According to the World Health Organisation, there has been a rise in the number of people affected by their mental health. From a record of 416 million in 1990, the number of individuals affected rose to 615 million in 2013. As of now, one in four adults in Britain will experience a diagnosable mental health problem. For this reason, more people are seeking professional help.

Psychotherapy is a form of therapy used to treat mental health conditions or emotional problems. It mainly involves talking but sometimes, it can be done through other forms like drama, art, music, and movement. When compared to Clinical Psychology or Psychiatry, a post graduate Psychotherapy Course does not require a degree in the related field. However, a Psychotherapy Course involves serious academic training when compared to Counselling, Psychotherapy deals with more complicated mental health issues that need more time to be resolved.

How does Psychotherapy work?

The main objective of Psychotherapy is to have a better understanding of the emotional or mental health problems that an individual is having. It helps in looking for different approaches to deal with these issues and it also aids in developing new ways to help a person cope with them.

Psychotherapy explores a person’s feelings about himself and other people, particularly those who are close to them like a significant other, a family or a friend. For this reason, it is necessary to build a trusting relationship between the Psychotherapist and the person looking for help and because of this Psychotherapy may last for several months or even years.

There are different types of Psychotherapy namely:

Psychodynamic (Psychoanalytic) Psychotherapy

In Psychoanalysis, the therapist encourages the individual to share his thoughts and feelings towards other people, discuss personal relationships, and explore past experiences. This will help the therapist determine the link between past events and the person’s current behaviour.

Cognitive Behavioural Therapy

This type of Psychotherapy determines how thoughts and beliefs affect a person’s feelings and behaviour. Psychotherapy allows an individual to develop different ways of thinking that are helpful when dealing with stressful situations.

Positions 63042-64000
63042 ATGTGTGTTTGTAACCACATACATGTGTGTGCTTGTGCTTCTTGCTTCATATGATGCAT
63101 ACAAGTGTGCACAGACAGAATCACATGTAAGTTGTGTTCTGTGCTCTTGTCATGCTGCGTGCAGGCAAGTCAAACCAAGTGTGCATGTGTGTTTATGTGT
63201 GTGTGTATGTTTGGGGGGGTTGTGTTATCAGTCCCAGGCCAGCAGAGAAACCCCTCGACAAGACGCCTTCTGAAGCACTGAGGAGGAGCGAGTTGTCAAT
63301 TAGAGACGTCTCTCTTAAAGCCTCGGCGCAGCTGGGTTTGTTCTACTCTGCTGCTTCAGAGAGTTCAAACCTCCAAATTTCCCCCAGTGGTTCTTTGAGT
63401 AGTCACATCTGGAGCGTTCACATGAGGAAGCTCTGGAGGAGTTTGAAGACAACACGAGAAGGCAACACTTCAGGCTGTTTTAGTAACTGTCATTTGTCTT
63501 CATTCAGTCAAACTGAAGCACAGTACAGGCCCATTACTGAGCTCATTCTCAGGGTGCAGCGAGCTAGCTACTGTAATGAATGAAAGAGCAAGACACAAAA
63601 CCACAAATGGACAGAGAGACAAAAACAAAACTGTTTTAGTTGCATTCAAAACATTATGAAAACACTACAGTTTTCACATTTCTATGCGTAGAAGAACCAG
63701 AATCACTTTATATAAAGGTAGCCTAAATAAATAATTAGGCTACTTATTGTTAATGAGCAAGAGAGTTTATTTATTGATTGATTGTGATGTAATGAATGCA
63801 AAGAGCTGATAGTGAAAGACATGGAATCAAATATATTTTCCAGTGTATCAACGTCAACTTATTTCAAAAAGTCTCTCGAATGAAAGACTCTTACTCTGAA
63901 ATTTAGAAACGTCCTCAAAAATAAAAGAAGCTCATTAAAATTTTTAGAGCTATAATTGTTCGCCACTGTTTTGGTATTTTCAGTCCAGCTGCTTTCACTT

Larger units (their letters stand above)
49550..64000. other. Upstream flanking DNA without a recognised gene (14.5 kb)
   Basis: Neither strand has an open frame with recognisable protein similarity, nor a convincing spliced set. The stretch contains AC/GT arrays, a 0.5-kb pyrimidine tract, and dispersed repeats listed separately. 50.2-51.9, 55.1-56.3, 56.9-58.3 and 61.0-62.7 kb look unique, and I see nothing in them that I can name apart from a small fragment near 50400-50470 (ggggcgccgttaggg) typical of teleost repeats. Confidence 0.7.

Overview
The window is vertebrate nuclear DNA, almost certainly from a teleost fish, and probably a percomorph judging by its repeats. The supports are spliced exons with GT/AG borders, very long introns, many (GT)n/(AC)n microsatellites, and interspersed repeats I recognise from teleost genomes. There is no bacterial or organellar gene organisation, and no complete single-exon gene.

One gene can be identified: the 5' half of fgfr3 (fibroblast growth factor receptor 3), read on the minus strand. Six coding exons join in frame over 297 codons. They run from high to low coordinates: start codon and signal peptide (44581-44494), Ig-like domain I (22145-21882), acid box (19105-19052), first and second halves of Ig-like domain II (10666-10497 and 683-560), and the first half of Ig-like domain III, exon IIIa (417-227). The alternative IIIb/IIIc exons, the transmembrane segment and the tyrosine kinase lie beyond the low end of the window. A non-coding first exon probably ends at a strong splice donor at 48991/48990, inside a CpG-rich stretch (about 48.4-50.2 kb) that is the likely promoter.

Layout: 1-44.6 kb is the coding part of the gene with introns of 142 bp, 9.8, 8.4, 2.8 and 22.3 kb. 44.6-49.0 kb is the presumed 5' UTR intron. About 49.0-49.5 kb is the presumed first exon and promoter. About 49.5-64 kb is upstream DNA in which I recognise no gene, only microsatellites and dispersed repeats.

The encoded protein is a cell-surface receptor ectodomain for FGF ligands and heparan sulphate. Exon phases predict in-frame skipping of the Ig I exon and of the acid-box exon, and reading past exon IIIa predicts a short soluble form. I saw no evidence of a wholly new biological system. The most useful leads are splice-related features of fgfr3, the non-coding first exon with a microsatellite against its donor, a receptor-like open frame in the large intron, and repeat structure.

Cognitive Analytical Therapy

Cognitive analytical therapy explores past experiences that might be affecting a person’s current behaviour and helps in determining changes that should be done to improve these behaviours.

Humanistic Therapies

Humanistic therapies come in different forms but all of them encourage a person to explore how he thinks about himself and realise his strengths. The main goal of Humanistic therapies is improving self-awareness.

Interpersonal Psychotherapy

This type of Psychotherapy determines how interpersonal relationships affect an individual’s emotional problems. This can help in developing new ways to approach problems with interpersonal relationships to improve mental and emotional problems.

Family and Couple (Systemic) Therapy

As the name suggests, this type of Psychotherapy involves all the members of the family and encourages them to work together in solving problems.

Therapists are required to go through intensive Psychotherapy training to master these methods to determine the appropriate type of Psychotherapy that should be used in handling emotional or mental health problems. If you want to further your career in counselling, look for the best Psychotherapy Course that will match your experience and help you increase your skills and knowledge.

The Chrysalis Professional Diploma in Psychotherapy Counselling Practice Course will provide you with the skills, experience, and knowledge necessary to gain higher qualifications. Contact us today to learn more about our Psychotherapy Course.

 

Tags: Psychotherapy, Other Therapy, Cognitive Analytical Therapy, Cognitive Behavioural Therapy, Psychodynamic Psychotherapy, Interpersonal Psychotherapy, Cognitive Analytical Therapy, Family and Couple (Systemic) Therapy

https://thebeepingbell.com/wp-content/uploads/2017/03/mr_bean-e1489833633192.jpghttps://thebeepingbell.com/wp-content/uploads/2017/03/mr_bean-150x150.jpgRajat PandeyEducationAccording to the World Health Organisation, there has been a rise in the number of people affected by their mental health. From a record of 416 million in 1990, the number of individuals affected rose to 615 million in 2013. As of now, one in four adults in Britain...Sky is the limit !!